• Homes, Home Offices, Small Businesses
Teaching filing systems, storage possibilities, and space planning
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• Work with both Children and Adults
Teaching basic techniques of organization in all areas
• Teach Behavior Modification
Teaching ways to change poor habits into good habits
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Expertise in:• AD/HD
Described as having problems with focusing or staying on task in addition to other emotional or attitudinal problems, but has nothing to do with one’s intelligence.
Described as having problems with directions (R, L, Up, Down, Front, Back), in addition to other emotional or attitudinal problems. May co-exist with AD/HD, but has nothing to do with one’s intelligence.
• Learning Disabilities
Described as having problems with learning (via sight, hearing, or speech), but has nothing to do with one’s intelligence.
• Mild Traumatic Brain Disorders
MTBD are minor injuries to the brain that cause similar problems for those with AD/HD. MTBD can show up as slow speech or slow cautious, movements. May or may not cause a problem with one’s intelligence.
• Hoarding Issues
“Hoarding Disorder” is the new language used in the DSM-V (Diagnostic & Statistical Manual used by Psychiatrists and Psychologists), to describe this condition and the person may or may not have OCD (obsessive compulsive disorder), which many thought was the root cause of hoarding.
- AD/HD (Attention Deficit Disorder) – this disorder creates bewilderment for the person as to where and why things need to be put away in order to prevent clutter. It is possible that medication and organizing help can fix this frequent problem. Some with ADHD refuse medication so they have to learn, almost by rote, how to organize.
- OCD – an emotional medical condition needs treatment with medication and psychotherapy. If the person with OCD is not being treated it is very difficult for them to let go of any item in their possession, resulting in extreme hoarding conditions. Psychotherapy is especially needed for this disorder.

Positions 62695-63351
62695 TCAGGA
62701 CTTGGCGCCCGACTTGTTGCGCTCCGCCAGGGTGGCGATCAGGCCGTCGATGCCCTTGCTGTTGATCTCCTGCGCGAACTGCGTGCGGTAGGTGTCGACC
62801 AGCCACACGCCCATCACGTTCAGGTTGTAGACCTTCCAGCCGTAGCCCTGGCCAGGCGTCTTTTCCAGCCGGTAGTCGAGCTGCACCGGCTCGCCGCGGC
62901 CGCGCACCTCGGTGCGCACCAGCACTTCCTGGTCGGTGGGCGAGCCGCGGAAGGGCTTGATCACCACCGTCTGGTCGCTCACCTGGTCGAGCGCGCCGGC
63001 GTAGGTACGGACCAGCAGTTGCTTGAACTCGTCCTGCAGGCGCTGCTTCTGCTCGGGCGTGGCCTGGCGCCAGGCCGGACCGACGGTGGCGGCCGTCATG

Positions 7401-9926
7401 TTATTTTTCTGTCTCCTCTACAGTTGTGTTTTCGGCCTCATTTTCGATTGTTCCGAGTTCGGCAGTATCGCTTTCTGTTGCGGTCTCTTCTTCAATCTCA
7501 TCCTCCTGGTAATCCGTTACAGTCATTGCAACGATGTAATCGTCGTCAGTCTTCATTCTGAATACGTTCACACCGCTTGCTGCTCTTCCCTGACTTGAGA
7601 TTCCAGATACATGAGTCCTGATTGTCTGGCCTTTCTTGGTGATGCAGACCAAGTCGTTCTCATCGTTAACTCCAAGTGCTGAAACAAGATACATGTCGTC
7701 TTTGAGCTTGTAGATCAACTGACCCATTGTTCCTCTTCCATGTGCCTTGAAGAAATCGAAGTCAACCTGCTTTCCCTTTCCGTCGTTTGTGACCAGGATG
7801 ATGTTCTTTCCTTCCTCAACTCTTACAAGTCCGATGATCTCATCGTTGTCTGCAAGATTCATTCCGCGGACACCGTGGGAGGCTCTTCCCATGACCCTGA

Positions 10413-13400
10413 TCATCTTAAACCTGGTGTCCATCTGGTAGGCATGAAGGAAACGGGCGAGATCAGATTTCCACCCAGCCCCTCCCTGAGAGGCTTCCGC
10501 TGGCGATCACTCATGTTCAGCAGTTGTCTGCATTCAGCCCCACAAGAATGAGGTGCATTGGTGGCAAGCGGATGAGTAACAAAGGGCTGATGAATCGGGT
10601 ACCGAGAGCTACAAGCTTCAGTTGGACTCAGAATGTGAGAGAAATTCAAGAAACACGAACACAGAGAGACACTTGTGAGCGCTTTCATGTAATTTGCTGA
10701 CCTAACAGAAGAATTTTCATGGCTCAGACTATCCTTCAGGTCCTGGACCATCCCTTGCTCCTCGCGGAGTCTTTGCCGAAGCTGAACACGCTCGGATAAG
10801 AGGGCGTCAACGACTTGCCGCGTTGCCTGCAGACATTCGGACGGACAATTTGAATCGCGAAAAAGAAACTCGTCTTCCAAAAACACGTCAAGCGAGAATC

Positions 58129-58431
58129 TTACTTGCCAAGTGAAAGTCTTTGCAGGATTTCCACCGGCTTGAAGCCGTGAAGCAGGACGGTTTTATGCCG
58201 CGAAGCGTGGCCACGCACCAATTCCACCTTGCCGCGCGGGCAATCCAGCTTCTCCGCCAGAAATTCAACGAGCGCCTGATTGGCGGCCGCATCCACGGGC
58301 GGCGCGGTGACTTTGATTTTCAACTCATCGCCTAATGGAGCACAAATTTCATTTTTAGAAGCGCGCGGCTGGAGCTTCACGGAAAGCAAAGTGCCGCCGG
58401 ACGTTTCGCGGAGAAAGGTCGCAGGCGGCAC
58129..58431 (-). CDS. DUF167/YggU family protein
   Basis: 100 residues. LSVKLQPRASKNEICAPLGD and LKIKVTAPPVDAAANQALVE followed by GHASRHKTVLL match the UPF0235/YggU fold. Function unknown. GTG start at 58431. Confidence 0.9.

- Depression – when one is depressed the urge to put things away just seems to disappear. Depending on the length of depression it can quickly turn into a hoarding situation. Medication and therapy usually help with this condition.
- Physical Challenges – there are many conditions that create physical challenges to getting organized. Dealing with these conditions every day, sometimes in pain all day, causes people to not even think about organizing, but just getting through the day. They need someone to help them get organized so that reaching for a glass, using toothpaste, or finding their shoes does not become an unsurmountable obstacle for them.
- Psychiatric Issues – there are too many psychiatric issues to list but many of them have created unbearable living conditions for those afflicted. Careful and compassionate help is needed to get them through hoarding issues.
It is difficult to differentiate between these conditions, so it is very important to have a qualified therapist identifying and treating them as part of the whole organizing team. Identification is necessary for the organizers so that they know how to approach the client in relation to his/her belongings.
How We Help
We guide our clients by helping them make the often difficult decisions on what to keep and what to discard, removing nothing from the home without their permission. Our goal is to improve organizing and decision making skills so our clients, with new habits, can fully enjoy the activities of everyday living.